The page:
KANSAS CITY, Mo. – The White Sox’ most glaring deficiency in the recent stretch of 12 losses in their last 16 games is run production. They’ve scored three runs or less in 24 of their 49 games.
The Sox can use another bat, preferably from the left side, either in the middle of the lineup or in the No. 2 spot. That said, the front office’s first priority as it pounds the pavement looking for help to bolster the roster is pitching.
“Overall we still like our team,’’ assistant general manager Buddy Bell said Friday. “There is no reason not to. But you can always add pitching. You can always look to get better there.’’
With ace Chris Sale (9-1, 2.66 ERA) and excellent No. 2 Jose Quintana (5-3, 2.22), the Sox are set at the top of their rotation. The other lefty, Carlos Rodon, is 2-4, 4.47, and after that it’s Mat Latos (6-1, 4.06) and Miguel Gonzalez (0-1, 4.57).
Gonzalez pitched well enough to win (6 1/3 innings, three runs) and left Friday’s tough 7-5 loss to the Kansas City Royals with a three-run lead, only to see the bullpen give it up to the hard-charging Royals in a four-run seventh.
Talk about getting an important road trip off to a nightmarish start.
“That’s the tough part. You finally get some runs on the board, you get what you need and you can’t hold on to it,’’ said manager Robin Ventura, whose team (27-22) lost for the fourth straight time and saw it’s lead in the AL Central sliced to one half game ahead of the Cleveland Indians (25-21) and one game ahead of the Royals (25-22).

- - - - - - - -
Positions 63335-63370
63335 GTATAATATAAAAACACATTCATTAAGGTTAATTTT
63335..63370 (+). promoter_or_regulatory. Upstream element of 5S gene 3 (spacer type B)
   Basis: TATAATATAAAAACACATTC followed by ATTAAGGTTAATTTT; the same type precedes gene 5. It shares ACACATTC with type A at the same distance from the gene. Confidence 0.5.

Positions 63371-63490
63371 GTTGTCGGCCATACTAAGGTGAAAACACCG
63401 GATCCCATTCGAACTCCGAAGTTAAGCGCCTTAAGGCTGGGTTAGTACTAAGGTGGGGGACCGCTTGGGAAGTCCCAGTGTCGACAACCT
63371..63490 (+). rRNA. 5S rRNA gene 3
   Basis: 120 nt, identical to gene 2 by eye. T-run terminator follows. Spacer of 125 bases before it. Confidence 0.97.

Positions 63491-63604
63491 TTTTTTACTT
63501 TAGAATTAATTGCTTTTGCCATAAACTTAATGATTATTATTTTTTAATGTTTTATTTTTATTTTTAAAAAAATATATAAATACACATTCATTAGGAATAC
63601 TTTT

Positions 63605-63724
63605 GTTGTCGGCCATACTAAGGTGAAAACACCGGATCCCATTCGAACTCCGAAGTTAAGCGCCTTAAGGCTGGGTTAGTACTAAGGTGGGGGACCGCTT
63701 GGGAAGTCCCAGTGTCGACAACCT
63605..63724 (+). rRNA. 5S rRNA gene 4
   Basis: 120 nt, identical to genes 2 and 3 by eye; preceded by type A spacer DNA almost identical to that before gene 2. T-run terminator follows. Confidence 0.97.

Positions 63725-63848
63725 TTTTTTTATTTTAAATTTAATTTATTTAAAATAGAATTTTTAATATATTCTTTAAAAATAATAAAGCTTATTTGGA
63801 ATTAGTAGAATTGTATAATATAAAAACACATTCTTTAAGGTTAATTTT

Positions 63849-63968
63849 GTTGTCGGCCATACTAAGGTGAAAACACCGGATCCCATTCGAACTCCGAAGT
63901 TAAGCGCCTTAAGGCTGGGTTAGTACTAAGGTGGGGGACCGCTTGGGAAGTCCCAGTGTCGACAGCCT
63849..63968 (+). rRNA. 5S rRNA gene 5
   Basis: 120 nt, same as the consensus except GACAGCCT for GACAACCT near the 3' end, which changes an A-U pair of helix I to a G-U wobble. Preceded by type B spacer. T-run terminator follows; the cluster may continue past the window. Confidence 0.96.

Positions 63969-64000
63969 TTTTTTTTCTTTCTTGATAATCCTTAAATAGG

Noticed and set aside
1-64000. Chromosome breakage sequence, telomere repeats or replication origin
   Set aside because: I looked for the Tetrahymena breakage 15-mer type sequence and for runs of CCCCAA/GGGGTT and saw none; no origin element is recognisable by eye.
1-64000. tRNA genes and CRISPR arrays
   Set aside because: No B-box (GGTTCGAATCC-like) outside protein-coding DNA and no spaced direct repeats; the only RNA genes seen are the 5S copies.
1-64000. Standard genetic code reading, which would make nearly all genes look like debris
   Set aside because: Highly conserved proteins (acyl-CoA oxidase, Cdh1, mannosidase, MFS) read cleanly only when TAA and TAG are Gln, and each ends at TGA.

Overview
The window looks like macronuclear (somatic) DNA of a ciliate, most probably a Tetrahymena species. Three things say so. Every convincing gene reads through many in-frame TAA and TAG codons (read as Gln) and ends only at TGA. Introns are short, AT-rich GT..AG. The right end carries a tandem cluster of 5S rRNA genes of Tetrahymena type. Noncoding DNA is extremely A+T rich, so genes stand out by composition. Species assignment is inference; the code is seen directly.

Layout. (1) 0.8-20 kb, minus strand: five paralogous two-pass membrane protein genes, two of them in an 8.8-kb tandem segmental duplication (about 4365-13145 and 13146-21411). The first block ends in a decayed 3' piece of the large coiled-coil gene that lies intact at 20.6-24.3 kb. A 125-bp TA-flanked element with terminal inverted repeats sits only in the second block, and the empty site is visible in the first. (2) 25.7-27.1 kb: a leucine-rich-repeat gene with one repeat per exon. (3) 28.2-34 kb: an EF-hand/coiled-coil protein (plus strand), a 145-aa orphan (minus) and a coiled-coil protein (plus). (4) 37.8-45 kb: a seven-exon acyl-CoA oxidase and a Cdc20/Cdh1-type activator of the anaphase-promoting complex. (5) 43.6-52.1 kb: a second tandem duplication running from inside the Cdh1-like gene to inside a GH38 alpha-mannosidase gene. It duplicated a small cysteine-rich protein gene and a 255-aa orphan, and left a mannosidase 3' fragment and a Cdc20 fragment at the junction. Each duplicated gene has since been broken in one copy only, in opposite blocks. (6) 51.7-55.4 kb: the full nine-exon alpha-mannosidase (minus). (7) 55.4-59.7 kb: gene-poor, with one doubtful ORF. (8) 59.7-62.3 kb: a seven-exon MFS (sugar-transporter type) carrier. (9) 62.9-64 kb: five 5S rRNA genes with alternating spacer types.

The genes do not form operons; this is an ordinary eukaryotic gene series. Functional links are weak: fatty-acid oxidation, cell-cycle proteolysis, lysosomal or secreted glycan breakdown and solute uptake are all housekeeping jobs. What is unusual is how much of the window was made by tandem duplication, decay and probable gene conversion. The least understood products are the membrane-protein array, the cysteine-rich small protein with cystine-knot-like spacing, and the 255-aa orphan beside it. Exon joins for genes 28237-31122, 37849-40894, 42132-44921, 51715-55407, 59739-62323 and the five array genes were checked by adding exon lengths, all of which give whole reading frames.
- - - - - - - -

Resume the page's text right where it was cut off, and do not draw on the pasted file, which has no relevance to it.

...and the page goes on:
Gonzalez’ two quality starts in a row nothwithstanding (both against the Royals) the Sox still want to deepen their pitching, both in the rotation and the bullpen. Dan Jennings, Matt Albers and Zach Duke – albeit on a punch shot flare to left with two outs by Eric Hosmer (four RBI) that scored the tying and go-ahead runs in the Royals’ four-run seventh – all failed Friday.
“The problem is every one is looking for pitching,’’ Bell said. “It will be interesting to see what a lot of the contending teams do as they get closer to figuring out if they can contend or not. We’re going to contend all year so it’s sort of a no brainer for us. [General manager ] Rick [Hahn] and [vice president] Kenny [Williams] are going to add whenever they can. Pitching is always the first priority. It always will be that way in our organization.’’
Melky Cabrera’s grand slam and Todd Frazier’s 15th homer for the Sox’ first back-to-back long balls this season had given the Sox a 5-1 lead after Danny Duffy had retired the first 16 batters.
Jennings’ walk to Jarrod Dyson was the first bad omen. Then Alcides Escobar — facing Albers– rolled a ground ball in front of shortstop Jimmy Rollins, who didn’t make a play for an infield single. Whit Merrifield singled between third and short scoring two runs to make it 5-4.
Escobar would be called out at third advancing on a ball that skipped away from catcher Dioner Navarro but an umpire’s review (the Royals had lost their challenge) put Escobar safely back on third. With runners on second and third, Ventura went to the left-hander, Duke, to face left-handed hitting Hosmer, rather than walk Hosmer and bring in Nate Jones to face Sal Perez.
“Dukey with Hosmer, he just got the bat on it and it got in the right spot,’’ Ventura said. “It seemed like anything you tried to do, it didn’t work.’’
Ventura said walking Hosmer, who recorded his fifth game-winning hit this season, was “considered but you load it up and don’t give Jonesy much to work with there. Dukey has had some good numbers against Hosmer.”
“You get the matchups you want but it doesn’t work out,’’ Ventura said. “A tough one that you can’t hold on to that. Gonzo got us to a great spot and we let it slip away.’’
Albers (1-4, 4.43 ERA), who had a hot hand in April, has suffered the loss in four of his last seven appearances.
“We know how things are going right now but it’s going to change,” Gonzalez said. “The bullpen has been battling, you can’t put your head down. You’re not always going to be perfect in this game.”